A walk through the Tarn River valley in southern France is a reminder of ages gone by. Descend the verdant hills of Midi-Pyrénées and you'll pass centuries-old villages, and shepherds dotting the hillsides.
But further down the valley, near the banks of the Tarn River, the pastoral scene abruptly ends.
Towering above the gray rocks and primeval trees that line this lazy river stretches a state-of-the-art symbol of modern architecture, its seven staggering pillars piercing the valley mist. The Millau Bridge - the world's tallest - has arrived.
Looking up from the valley floor, you might struggle to see the bridge's underside: often, only the pillars are visible, as fog tends to engulf the roadway that spans the empyrean.
Standing on one of the surrounding mountains the picture is reversed: a futuristic expressway apparently floating on top of the clouds.
Even the bridge's builders are awed.
"Our company has done a lot of construction over the years, but this project surpasses everything we have done so far,'' says Jean-Pierre Martin of Eiffage, the French group behind the bridge.
In the visitor center, huge drawings illustrate the project's uniqueness. One poster shows London's Big Ben reaching less than halfway up Millau's pillars.
American visitors may be disappointed to learn that San Francisco's Golden Gate bridge doesn't equal this towering piece of art.
Already, as many as 500,000 visitors have come to stare at this wonder of the world from panoramic sites in the mountains, created by order of the city council.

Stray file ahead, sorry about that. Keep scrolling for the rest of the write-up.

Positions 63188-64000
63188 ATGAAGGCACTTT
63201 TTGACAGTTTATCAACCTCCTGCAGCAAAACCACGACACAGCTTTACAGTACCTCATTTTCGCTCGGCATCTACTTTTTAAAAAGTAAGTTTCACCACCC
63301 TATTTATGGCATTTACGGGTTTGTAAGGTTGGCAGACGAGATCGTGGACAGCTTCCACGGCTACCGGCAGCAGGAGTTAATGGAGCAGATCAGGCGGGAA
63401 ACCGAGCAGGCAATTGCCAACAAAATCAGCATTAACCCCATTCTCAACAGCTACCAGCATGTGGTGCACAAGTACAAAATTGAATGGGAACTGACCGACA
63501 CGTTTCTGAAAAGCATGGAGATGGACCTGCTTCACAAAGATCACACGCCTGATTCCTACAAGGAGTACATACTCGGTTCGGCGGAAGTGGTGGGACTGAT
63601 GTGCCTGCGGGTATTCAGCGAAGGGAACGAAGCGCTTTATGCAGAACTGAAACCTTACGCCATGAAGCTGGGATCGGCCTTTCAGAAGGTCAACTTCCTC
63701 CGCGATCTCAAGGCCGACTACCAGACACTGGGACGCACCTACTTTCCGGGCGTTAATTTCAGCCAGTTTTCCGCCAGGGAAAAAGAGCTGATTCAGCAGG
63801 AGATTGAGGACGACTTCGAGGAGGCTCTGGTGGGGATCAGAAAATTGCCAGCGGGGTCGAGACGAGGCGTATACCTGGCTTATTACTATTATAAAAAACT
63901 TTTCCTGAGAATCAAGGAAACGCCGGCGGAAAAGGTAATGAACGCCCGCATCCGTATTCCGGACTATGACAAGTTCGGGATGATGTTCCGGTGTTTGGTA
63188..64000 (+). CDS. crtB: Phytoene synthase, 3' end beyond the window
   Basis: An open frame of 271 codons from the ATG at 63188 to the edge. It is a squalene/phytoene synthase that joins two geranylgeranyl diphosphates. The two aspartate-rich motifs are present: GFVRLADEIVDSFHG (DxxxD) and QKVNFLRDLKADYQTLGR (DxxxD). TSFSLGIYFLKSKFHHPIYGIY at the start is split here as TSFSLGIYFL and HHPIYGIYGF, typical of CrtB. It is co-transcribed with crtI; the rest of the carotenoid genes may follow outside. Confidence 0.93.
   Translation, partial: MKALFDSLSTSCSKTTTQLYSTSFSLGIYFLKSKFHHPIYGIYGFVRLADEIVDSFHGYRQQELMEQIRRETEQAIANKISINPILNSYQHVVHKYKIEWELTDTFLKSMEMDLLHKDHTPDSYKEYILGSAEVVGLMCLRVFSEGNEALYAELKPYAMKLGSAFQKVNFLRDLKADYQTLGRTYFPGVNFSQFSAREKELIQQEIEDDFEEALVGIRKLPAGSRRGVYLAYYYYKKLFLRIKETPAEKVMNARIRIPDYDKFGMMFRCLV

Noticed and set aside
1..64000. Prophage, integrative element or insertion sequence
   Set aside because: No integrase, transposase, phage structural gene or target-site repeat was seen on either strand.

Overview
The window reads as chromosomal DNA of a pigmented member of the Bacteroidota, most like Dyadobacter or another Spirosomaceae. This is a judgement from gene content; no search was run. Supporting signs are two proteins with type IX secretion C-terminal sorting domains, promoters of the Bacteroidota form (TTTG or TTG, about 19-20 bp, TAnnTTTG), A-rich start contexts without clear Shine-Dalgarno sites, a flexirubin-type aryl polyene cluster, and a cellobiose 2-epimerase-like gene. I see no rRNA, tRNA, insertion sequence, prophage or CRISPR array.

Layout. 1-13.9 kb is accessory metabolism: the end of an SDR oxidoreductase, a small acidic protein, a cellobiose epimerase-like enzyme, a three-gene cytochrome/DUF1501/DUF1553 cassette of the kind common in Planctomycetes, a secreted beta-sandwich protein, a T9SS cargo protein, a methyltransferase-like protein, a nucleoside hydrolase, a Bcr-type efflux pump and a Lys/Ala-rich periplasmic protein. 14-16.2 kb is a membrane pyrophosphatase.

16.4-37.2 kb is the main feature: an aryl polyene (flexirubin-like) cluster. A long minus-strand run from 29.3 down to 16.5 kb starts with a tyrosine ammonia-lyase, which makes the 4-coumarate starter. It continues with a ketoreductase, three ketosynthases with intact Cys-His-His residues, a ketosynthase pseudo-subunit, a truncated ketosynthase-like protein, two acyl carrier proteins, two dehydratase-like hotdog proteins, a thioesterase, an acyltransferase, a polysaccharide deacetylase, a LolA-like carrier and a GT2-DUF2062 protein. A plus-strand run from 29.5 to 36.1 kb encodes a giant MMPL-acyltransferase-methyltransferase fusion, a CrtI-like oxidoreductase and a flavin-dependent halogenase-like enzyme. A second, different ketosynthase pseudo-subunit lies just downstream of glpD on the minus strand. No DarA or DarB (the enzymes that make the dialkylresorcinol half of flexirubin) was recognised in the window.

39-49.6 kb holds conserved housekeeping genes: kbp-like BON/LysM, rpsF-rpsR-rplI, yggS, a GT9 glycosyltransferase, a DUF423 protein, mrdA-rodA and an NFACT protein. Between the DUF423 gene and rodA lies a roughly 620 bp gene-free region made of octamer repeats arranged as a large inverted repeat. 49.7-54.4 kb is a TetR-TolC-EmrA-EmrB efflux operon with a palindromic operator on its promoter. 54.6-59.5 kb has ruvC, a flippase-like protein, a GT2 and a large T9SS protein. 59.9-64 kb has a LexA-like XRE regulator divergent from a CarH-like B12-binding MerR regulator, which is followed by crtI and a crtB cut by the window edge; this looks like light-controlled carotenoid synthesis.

Stores in town are filled with magazines and books devoted to British architect Norman Foster's design. One cafe even has a new name: "Au pied du viaduc" [At the Foot of the Bridge].
French president Jacques Chirac inaugurated the bridge Tuesday as fighter jets roared overhead. Starting Thursday, cars can drive the 2.5-kilometer (1.6 mile) route that completes France's newest highway, connecting Paris to the Mediterranean.
The French have long had a reputation for cutting-edge architecture and construction.
Each president in the modern era has left a physical heritage, with Francois Mitterrand's glass pyramid at the entrance of the Louvre Museum in Paris being one of the most iconic examples.
The Millau Bridge, however, was a private project. Eiffage financed the bridge for 300-400 million euros ($399-532 million). Revenue will be generated by tolls.
Gazing at the majestic concrete and steel structure, you might feel like a Tom Thumb.
Mr. Martin, who was in charge of the building process, notes that "the pillars can swing a bit from left to right, and the road surface may wobble and wiggle a bit, but all within limits.''
But extensive testing has been done: A huge convoy of 28 trucks drove up and down just before its opening. They made it, and the bridge is still standing tall.